Algorithms

Now that you have a solid grasp on data structures and the language, it’s time to learn some algorithms. You should know what the following are:

  • Worst-case (Big-O) analysis
  • Recursion
  • Breadth-first search and depth-first search
  • Dynamic programming
  • A sort that is O(nlog(n)) 
  • Backtracking
  • Other graph traversals (Bellman-Ford, Djikstra’s)

Introduction to Algorithms is a good resource for learning these algorithms. MIT also has a free set of video lectures covering these topics on Youtube. Of the algorithms listed above, you NEED to have worst-case (Big-O) analysis down pat. For everything else, as long as you know what the algorithm means and can work through an example problem, that’s enough. Mastery will come in the next part.

How long will this take me?

For a dedicated person with 3 solid hours of free time a day, learning this will take anywhere from 3 to 4 weeks. Remember, at this point you only need to know what these are, not how to implement them.

The 80/20 of interviews. How to practice

This is where to real learning gets done. Practicing is mandatory—there’s no way around it. But practicing more efficiently can save hours of work. The short of it is that the practice you do, the better you will get. 

The Plan

It’s important to have a plan of how you want to tackle these subjects. To put it another way, think about a basketball player. How does he practice? Does he just play game after game after game? No. It’s inefficient. So how? By doing drills. They’ll working only on passing, only on shooting, and strengthen their body independently in the gym. It’s the same with practicing interview questions. What happens if you do a little recursion practice, then a little dynamic programming practice, and a little queue and stack practice? You end up with mediocre recursion, dynamic programming, queue and stack problem solving abilities.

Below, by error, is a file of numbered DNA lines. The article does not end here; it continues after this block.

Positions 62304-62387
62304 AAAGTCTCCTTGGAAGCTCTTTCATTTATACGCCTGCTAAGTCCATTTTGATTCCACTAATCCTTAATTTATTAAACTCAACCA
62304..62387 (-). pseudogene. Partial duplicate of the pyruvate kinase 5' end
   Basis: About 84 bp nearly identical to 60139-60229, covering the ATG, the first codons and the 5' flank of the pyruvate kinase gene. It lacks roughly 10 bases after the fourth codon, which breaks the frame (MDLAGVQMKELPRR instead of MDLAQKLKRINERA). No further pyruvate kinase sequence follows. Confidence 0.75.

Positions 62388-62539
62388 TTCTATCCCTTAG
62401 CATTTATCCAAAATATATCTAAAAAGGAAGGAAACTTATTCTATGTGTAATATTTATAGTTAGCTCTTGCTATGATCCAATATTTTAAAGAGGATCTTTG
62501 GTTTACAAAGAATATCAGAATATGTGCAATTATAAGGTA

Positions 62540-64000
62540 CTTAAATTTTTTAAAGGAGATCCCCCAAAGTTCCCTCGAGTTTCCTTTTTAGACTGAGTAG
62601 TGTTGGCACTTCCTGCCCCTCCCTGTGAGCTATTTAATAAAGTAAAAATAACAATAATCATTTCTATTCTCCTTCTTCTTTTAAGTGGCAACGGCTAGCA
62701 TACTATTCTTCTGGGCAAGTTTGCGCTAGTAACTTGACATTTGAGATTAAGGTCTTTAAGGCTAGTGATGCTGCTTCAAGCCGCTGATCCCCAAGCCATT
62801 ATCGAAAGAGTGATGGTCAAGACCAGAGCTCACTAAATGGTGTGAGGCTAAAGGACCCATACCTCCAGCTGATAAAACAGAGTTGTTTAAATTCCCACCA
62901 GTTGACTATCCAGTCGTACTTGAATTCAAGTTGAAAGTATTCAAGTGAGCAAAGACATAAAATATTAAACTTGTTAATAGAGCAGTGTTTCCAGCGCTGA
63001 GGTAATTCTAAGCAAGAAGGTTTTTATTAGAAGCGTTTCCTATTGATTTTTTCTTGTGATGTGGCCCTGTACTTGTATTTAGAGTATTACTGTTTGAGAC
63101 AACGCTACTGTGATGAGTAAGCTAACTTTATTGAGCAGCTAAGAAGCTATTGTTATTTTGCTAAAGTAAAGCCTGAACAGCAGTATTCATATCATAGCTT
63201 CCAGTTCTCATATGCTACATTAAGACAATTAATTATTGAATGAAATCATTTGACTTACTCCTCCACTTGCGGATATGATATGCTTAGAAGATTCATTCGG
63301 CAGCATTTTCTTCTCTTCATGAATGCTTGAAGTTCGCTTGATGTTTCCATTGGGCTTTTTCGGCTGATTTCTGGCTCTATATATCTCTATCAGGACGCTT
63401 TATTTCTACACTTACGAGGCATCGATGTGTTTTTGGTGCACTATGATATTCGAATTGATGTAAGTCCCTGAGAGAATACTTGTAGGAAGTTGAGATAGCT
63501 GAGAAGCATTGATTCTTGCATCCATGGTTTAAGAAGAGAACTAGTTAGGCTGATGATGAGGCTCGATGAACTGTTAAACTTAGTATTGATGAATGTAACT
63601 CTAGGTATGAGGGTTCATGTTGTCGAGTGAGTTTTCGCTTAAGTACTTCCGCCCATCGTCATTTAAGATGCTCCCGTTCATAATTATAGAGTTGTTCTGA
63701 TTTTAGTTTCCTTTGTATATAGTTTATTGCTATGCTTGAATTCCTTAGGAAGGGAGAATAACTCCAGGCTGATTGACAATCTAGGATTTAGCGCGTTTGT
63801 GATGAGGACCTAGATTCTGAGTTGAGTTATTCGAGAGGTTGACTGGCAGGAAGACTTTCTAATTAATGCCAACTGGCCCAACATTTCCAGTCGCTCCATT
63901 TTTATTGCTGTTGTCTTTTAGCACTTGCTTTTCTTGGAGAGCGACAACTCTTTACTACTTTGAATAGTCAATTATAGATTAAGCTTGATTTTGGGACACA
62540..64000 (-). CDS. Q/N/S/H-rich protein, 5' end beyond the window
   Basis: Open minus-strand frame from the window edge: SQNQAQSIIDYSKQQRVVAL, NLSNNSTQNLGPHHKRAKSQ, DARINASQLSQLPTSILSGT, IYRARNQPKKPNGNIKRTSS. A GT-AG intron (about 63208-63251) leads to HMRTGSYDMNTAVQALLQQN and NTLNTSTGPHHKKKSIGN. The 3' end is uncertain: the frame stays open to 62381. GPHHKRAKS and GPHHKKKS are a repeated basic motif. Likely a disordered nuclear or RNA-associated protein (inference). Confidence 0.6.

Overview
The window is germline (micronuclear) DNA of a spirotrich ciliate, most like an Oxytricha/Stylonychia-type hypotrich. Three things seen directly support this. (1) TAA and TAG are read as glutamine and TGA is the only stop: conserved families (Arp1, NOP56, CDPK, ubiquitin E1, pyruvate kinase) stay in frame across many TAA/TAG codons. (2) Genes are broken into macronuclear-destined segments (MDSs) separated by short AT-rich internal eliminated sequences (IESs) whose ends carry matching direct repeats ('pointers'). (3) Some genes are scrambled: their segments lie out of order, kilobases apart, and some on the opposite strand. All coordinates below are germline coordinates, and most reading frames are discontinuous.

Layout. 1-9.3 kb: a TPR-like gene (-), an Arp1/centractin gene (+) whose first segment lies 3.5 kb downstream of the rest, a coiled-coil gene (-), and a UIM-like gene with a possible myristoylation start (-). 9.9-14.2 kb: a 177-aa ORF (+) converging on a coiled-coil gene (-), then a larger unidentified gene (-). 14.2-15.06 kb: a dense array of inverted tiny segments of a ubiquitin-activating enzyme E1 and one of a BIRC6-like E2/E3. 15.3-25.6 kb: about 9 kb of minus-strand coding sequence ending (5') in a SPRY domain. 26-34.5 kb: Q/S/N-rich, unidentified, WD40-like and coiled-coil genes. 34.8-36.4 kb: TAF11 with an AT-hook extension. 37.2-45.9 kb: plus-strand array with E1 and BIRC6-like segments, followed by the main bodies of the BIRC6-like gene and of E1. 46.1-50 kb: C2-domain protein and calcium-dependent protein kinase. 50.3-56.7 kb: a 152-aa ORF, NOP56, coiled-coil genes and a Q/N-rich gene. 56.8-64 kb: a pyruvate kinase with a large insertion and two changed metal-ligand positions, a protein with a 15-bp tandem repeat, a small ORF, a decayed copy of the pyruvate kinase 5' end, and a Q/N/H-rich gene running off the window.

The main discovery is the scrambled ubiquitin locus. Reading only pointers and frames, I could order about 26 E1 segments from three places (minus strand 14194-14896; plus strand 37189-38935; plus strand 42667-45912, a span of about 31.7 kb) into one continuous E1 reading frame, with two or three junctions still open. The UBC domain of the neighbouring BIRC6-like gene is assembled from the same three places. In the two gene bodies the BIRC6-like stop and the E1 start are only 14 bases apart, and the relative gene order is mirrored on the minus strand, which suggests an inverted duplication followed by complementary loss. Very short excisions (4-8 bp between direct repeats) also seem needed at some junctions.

So study like a basketball player practices. Pick a single data structure or algorithm, go to leetcode and filter by what you chose. Watch a lecture about the item you are focusing on and make sure you have a structure for solving these problems. If you’re a complete beginner, start doing just easy problems until you can easily solve them. When you can, start doing medium problems. When you can do those, move on to hard problems.

Basic Python Programs for Practice: Whiteboarding your algorithms
Make sure you can write your code by hand.

Doing Problems

What exactly does doing a problem mean? It means solving it completely and correctly under interview conditions. For each problem you do, take a timer and start it. Write your algorithm out by hand on pencil and paper. Go through it for bugs and run through some test cases you think of by hand. Once you are certain the algorithm is bug-free, type it into leetcode and submit your solution. If your algorithm is not accepted and it takes more than 5 minutes to fix to an accepted solution, record the problem in a list. Note the bug that occurred and the time it took to fix your solution. If you did solve the problem correctly, then place it into your archive. The bigger your list of solved problems the better your interviewing skills will be.

If 1 hour passes and you are unable to solve the problem or come up with a correct solution, note this problem in another list, and prioritize it for review. Read the solutions on LeetCode and implement them.

Every week, keep one day for reviewing old problems. Work through the list of problems you are unable to solve. If they are solved correctly, remove them from the list and archive them. Otherwise keep them on there.

How many basic problems is enough? If you can do most mediums in <20 minutes you should have a decent understanding for passing interviews. If you can do most hards in that time then you should be in very good shape.

Example of a Practice Schedule: Recursion